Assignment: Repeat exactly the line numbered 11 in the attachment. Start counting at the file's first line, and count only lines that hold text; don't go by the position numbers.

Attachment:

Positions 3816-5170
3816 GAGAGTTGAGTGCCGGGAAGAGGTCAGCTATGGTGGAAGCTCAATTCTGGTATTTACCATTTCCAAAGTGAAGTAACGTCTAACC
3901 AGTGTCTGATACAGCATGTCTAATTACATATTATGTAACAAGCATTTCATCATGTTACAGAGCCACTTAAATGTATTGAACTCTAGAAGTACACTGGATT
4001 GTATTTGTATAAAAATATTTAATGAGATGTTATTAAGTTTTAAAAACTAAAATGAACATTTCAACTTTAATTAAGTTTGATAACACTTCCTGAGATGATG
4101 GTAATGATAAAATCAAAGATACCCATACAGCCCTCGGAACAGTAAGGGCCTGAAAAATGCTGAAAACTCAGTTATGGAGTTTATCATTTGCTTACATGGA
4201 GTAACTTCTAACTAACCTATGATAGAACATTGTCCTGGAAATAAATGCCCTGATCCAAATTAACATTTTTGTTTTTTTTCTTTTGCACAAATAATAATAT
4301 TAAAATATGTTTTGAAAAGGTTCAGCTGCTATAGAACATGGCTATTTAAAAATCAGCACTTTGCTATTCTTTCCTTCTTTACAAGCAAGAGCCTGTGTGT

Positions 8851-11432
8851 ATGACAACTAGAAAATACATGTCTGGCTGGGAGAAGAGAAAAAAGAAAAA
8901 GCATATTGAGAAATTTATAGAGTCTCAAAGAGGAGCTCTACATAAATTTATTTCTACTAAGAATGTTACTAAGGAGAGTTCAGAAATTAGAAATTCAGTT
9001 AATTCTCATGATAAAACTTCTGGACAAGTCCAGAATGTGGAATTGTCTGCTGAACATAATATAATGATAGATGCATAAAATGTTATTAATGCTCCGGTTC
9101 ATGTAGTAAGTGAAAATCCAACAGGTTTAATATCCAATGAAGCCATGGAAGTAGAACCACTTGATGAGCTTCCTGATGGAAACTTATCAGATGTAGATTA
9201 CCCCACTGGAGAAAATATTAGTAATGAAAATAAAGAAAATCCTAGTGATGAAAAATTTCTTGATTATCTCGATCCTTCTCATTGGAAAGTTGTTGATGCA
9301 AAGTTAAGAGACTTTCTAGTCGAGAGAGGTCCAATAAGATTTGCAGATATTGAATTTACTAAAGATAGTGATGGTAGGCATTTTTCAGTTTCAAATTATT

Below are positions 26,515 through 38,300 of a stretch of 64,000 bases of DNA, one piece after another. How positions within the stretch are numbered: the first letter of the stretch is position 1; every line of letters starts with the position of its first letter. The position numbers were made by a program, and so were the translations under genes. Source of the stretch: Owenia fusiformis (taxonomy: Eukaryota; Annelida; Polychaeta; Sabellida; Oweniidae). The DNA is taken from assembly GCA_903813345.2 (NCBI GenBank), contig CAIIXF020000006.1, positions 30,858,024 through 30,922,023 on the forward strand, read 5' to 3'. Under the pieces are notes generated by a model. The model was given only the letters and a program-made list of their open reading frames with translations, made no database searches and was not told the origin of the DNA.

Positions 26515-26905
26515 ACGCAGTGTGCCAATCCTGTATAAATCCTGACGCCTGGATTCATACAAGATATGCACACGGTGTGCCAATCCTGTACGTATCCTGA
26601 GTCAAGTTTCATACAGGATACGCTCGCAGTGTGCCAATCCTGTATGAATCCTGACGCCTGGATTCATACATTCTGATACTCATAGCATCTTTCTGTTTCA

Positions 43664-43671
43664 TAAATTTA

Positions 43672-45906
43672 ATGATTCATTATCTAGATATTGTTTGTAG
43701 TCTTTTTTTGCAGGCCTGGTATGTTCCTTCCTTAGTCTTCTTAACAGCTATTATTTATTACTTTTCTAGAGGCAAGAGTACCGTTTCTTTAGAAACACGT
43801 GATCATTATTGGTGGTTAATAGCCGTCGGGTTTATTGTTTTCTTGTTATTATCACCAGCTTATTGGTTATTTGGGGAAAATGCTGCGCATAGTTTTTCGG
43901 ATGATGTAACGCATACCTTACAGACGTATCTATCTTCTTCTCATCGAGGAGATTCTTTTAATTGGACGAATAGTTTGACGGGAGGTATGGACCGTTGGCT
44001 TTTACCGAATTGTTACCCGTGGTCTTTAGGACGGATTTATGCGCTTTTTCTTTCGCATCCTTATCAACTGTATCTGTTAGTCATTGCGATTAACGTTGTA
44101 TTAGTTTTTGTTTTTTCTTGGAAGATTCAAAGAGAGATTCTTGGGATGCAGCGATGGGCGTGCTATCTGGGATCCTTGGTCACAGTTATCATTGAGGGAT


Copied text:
9001 AATTCTCATGATAAAACTTCTGGACAAGTCCAGAATGTGGAATTGTCTGCTGAACATAATATAATGATAGATGCATAAAATGTTATTAATGCTCCGGTTC